16. 16.

    Lee SG, Lee W, Kwon OH, Kim JH. Association of urinary sodium/creatinine ratio and urinary sodium/specific gravity unit ratio with blood pressure and hypertension: KNHANES 2009–2010. Clin Chim Acta. 2013;424C:168–73.

  17. 17.

    Lim S, Lee EJ, Koo BK, Cho SI, Park KS, Jang HC, et al. Increasing trends of metabolic syndrome in Korea—based on Korean National Health and Nutrition Examination Surveys. J Kor Diabetes Assoc. 2005;29:432–9.

  18. 18.

    Lim S, Shin H, Song JH, Kwak SH, Kang SM, Won Yoon J, et al. Increasing prevalence of metabolic syndrome in Korea: the Korean National Health and Nutrition Examination Survey for 1998–2007. Diabetes Care. 2011;34:1323–8.

  19. 19.

    Cha MJ, Lee HY, Ahn SV, Han KR, Park JB, Lim SJ, et al. Prevalence and clinical characteristics of metabolic syndrome in Korean hypertensive patients. J Korean Soc Hypertens. 2009;15:37–44.

  20. 20.

    Park SE, Rhee EJ, Park CY, Oh KW, Park SW, Kim SW, et al. Impact of hyperinsulinemia on the development of hypertension in normotensive, nondiabetic adults: a 4-year follow-up study. Metabolism. 2013;62:532–8.

  21. 21.

    Kim DH, Kim C, Ding EL, Townsend MK, Lipsitz LA. Adiponectin levels and the risk of hypertension: a systematic review and meta-analysis. Hypertension. 2013;62:27–32.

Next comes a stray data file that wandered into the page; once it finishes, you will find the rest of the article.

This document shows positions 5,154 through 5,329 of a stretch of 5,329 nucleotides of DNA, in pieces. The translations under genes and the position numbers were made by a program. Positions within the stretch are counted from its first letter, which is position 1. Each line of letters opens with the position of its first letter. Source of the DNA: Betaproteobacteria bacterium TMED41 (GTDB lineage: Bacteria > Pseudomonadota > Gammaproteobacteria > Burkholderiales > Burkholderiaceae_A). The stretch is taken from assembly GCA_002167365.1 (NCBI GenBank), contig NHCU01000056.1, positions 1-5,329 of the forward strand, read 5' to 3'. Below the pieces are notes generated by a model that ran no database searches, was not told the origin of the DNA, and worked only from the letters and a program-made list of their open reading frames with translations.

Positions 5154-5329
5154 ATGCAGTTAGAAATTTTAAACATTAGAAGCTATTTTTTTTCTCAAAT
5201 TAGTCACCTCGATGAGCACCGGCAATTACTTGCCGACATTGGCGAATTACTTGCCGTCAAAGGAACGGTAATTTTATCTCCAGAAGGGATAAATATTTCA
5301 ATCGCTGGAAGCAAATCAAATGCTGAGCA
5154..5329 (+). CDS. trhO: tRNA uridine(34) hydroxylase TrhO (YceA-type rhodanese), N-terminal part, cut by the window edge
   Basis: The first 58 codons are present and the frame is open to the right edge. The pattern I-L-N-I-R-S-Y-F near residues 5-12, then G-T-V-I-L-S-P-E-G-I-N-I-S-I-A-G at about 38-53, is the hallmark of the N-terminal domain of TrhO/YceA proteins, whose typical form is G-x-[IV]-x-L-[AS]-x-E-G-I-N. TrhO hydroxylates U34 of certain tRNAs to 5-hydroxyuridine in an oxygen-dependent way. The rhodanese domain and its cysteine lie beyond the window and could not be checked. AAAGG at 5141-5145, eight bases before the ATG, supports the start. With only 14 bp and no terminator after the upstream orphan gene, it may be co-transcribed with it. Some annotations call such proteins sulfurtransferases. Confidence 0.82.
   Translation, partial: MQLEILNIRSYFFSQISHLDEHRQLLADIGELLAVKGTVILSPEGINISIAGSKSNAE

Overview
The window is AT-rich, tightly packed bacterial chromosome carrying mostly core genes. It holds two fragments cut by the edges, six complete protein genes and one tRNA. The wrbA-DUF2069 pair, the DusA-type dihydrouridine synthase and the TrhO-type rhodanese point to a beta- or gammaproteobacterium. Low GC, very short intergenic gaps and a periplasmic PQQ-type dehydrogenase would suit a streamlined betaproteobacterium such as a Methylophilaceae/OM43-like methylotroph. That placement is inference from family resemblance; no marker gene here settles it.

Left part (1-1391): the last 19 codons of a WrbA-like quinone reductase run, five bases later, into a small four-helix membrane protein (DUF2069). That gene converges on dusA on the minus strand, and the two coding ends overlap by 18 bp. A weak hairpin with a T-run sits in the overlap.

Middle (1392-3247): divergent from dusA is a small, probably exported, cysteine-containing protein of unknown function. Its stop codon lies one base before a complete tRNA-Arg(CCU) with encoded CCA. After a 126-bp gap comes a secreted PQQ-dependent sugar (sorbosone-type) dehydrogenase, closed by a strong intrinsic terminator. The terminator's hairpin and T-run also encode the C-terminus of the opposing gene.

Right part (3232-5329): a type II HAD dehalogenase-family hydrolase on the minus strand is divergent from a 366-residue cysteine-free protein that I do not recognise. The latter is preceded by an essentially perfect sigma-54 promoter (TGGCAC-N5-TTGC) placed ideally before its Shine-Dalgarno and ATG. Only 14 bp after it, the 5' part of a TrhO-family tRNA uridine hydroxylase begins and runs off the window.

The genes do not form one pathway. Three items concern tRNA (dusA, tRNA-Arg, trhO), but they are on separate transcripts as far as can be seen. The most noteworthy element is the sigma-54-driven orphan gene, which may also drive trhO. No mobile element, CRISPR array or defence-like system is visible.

22. 22.

    Shin J, Park SH, Kim JH, Ihm SH, Kim G, Kim WS, et al. Discordance between ambulatory versus clinic blood pressure according to the global cardiovascular risk groups. Kor J Intern Med 2014:(in press).

  23. 23.

    Hwang ES, Choi KJ, Kang DH, Nam GB, Jang JS, Jeong YH, et al. Prevalence, predictive factor, and clinical significance of white-coat hypertension and masked hypertension in Korean hypertensive patients. Korean J Intern Med. 2007;22:256–62.

  24. 24.

    O'Brien E. Ambulatory blood pressure measurement: the case for implementation in primary care. Hypertension. 2008;51:1435–41.

  25. 25.

    Park SJ, Park JB, Choi DJ, Youn HJ, Park CG, Ahn YK, et al. Detection of masked hypertension and the 'mask effect' in patients with well-controlled office blood pressure. Circ J. 2011;75:357–65.

  26. 26.

    Verdecchia P, Reboldi GP, Angeli F, Schillaci G, Schwartz JE, Pickering TG, et al. Short- and long-term incidence of stroke in white-coat hypertension. Hypertension. 2005;45:203–8.

  27. 27.

    Clement DL, De Buyzere ML, De Bacquer DA, de Leeuw PW, Duprez DA, Fagard RH, et al. Prognostic value of ambulatory blood-pressure recordings in patients with treated hypertension. N Engl J Med. 2003;348:2407–15.

  28. 28.

    Pierdomenico SD, Cuccurullo F. Prognostic value of white-coat and masked hypertension diagnosed by ambulatory monitoring in initially untreated subjects: an updated meta analysis. Am J Hypertens. 2011;24:52–8.